Otherwise, we set the expiration time for our access token. I like to give the class a small buffer, so if my token expires in one hour (3,600 seconds) I’m going to set the expiration for 3,500 seconds.

Writing the Decorator Class and Function


Decorators are an easy way of wrapping a function within another.

If you’re not familiar with decorators, I would recommend checking out the primer on Real Python. For our API class, we want to wrap all API functions with an access token check-and-refresh.

class Decorators():
    @staticmethod
    def refreshToken(decorated):
        # the function that is used to check
        # the JWT and refresh if necessary
        def wrapper(api,*args,**kwargs):
            if time.time() > api.access_token_expiration:
                api.getAccessToken()
            return decorated(api,*args,**kwargs)

        return wrapper

Putting It All Together and Using the Decorator


Now that we’re all set, it’s time to create a new function that will use the decorator. All you need to do is put @Decorators.refreshToken above any functions that will make an API request.

I’ve put the code all together along with an empty sample function at the end.

class myAPI():
    host = None
    key = None
    secret = None
    access_token = None
    access_token_expiration = None

    def __init__(self,host,key,secret):
        # the function that is executed when
        # an instance of the class is created
        self.host = host
        self.key = key
        self.secret = secret

        try:
            self.access_token = self.getAccessToken()
            if self.access_token is None:
                raise Exception("Request for access token failed.")
        except Exception as e:
            print(e)
        else:
            self.access_token_expiration = time.time() + 3500

    def getAccessToken(self):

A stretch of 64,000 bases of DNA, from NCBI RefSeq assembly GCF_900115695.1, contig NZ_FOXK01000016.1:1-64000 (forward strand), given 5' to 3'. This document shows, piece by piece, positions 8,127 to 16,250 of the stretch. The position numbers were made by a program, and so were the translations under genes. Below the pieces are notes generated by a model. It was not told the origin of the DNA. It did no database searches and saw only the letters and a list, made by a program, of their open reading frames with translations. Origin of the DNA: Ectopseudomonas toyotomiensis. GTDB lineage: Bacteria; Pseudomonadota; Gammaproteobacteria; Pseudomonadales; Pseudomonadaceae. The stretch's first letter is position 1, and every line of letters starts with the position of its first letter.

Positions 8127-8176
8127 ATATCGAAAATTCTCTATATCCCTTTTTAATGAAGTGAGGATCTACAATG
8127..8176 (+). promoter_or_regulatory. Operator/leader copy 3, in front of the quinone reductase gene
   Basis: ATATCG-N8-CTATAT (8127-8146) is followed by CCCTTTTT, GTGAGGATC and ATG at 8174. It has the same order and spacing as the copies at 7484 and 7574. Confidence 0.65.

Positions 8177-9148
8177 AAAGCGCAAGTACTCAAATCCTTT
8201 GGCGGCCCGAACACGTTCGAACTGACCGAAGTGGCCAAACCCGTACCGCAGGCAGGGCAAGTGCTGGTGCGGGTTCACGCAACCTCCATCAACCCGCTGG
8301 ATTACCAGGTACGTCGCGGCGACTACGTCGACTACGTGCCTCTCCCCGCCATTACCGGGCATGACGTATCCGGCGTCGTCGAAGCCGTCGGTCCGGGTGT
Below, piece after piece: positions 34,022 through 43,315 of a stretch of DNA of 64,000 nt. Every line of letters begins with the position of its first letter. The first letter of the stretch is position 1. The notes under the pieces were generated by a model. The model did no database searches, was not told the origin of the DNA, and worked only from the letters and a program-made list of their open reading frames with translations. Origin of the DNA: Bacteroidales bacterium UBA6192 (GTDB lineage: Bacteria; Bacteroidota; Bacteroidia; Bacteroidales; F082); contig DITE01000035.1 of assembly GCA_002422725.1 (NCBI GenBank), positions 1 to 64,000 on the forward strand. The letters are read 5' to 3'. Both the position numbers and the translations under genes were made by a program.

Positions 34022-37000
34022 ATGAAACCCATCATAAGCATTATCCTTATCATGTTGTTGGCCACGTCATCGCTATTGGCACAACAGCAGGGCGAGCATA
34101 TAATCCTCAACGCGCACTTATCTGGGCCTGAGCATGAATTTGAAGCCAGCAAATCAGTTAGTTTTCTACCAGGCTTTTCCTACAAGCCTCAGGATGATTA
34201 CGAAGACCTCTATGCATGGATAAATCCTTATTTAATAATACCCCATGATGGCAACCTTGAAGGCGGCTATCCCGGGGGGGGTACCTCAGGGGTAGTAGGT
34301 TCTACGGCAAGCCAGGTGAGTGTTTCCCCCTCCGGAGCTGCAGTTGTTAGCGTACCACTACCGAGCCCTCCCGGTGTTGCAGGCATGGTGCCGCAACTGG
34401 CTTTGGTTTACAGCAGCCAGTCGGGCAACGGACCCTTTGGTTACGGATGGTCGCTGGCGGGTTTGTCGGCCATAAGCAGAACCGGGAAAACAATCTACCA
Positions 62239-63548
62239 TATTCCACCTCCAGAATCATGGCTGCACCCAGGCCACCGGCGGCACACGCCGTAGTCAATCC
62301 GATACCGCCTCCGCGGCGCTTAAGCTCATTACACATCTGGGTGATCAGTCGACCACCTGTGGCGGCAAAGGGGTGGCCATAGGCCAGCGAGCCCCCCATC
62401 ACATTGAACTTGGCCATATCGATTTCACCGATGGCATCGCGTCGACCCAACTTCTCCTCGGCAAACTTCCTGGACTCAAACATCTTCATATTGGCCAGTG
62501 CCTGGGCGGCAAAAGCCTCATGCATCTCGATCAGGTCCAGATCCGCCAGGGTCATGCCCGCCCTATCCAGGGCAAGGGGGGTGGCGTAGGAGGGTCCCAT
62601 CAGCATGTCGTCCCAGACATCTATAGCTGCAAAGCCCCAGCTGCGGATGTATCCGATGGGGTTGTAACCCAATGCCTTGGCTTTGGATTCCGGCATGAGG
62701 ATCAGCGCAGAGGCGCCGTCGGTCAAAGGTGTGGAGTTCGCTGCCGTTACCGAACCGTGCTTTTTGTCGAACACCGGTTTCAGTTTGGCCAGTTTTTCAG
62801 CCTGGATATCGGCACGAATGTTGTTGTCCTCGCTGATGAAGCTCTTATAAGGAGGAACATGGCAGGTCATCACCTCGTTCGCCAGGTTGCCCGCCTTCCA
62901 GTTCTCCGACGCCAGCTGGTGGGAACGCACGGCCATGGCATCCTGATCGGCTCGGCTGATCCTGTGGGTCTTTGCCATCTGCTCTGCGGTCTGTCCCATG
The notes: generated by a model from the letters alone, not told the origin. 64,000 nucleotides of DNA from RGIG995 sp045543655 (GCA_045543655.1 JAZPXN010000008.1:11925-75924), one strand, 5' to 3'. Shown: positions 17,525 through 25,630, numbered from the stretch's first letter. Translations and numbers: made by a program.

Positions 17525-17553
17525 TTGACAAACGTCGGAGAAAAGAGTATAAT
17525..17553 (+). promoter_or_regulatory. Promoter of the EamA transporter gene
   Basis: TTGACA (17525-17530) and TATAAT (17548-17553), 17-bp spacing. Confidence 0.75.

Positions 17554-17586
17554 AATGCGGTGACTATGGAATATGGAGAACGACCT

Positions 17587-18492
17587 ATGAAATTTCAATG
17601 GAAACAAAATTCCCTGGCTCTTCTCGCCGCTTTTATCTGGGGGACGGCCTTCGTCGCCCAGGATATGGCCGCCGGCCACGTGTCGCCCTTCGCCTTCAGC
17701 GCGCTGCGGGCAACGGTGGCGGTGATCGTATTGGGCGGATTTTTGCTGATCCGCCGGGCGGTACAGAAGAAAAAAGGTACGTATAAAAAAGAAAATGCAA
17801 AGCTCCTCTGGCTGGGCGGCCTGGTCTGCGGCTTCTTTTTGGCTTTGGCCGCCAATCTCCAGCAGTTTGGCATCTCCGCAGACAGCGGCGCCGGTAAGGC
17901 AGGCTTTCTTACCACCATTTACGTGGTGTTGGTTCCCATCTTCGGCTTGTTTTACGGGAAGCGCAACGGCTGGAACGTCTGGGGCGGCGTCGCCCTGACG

# the function that is 
        # used to request the JWT
        try:
            # build the JWT and store
            # in the variable `token_body`

            # request an access token
            request = requests.post(self.host,data=token_body)

            # optional: raise exception for status code
            request.raise_for_status()
        except Exception as e:
            print(e)
            return None
        else:
            # assuming the response's structure is
            # {"access_token": ""}
            return request.json()['access_token']

    class Decorators():
        @staticmethod
        def refreshToken(decorated):
            # the function that is used to check
            # the JWT and refresh if necessary
            def wrapper(api,*args,**kwargs):
                if time.time() > api.access_token_expiration:
                    api.getAccessToken()
                return decorated(api,*args,**kwargs)

            return wrapper

    @Decorators.refreshToken
    def someRequest():
        # make our API request
        pass

I hope you enjoyed this tutorial and it serves you well. This intelligent refresh mechanism is far superior to arbitrarily requesting new JWTs mid-script.